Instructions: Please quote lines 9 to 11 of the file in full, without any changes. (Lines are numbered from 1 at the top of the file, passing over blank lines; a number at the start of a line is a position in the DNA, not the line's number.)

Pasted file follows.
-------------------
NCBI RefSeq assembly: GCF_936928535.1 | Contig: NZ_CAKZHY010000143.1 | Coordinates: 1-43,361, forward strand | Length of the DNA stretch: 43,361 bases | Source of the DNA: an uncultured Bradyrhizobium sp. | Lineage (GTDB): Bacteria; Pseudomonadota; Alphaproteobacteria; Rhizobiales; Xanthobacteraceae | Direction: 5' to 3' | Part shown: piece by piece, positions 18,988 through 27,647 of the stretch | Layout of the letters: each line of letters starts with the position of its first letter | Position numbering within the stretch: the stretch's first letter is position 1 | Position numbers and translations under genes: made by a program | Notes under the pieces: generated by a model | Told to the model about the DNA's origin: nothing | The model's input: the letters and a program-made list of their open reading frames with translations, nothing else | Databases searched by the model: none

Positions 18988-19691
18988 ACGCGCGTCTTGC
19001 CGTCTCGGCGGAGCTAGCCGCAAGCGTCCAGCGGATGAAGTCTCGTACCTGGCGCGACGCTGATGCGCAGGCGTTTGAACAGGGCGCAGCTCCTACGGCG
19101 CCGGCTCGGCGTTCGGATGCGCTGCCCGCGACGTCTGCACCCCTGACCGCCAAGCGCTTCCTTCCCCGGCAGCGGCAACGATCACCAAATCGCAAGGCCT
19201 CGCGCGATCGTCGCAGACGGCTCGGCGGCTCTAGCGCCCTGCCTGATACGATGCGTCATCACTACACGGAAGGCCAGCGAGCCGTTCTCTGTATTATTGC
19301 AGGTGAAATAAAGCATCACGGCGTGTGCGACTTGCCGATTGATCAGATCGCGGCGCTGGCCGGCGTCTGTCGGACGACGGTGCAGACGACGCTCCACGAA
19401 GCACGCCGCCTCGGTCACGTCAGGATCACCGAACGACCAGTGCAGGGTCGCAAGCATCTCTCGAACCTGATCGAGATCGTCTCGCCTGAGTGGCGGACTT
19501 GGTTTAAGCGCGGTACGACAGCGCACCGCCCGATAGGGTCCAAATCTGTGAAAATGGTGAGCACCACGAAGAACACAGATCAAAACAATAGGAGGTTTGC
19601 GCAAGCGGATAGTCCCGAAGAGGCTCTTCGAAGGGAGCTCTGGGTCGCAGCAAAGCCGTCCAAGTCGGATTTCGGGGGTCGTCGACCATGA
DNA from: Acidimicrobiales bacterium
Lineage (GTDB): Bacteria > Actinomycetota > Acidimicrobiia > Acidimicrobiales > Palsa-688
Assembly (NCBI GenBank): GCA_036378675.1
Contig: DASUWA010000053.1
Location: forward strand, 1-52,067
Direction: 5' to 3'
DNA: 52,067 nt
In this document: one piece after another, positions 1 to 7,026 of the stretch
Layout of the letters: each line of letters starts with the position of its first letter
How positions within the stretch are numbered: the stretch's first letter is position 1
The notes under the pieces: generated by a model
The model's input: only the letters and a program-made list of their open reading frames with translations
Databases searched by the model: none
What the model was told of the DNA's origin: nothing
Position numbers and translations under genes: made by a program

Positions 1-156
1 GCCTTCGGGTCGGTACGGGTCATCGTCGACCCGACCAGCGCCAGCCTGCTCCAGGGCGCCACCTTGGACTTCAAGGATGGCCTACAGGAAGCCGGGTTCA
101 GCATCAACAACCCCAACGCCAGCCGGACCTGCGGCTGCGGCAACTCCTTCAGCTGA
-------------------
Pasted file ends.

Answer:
19501 GGTTTAAGCGCGGTACGACAGCGCACCGCCCGATAGGGTCCAAATCTGTGAAAATGGTGAGCACCACGAAGAACACAGATCAAAACAATAGGAGGTTTGC
19601 GCAAGCGGATAGTCCCGAAGAGGCTCTTCGAAGGGAGCTCTGGGTCGCAGCAAAGCCGTCCAAGTCGGATTTCGGGGGTCGTCGACCATGA
DNA from: Acidimicrobiales bacterium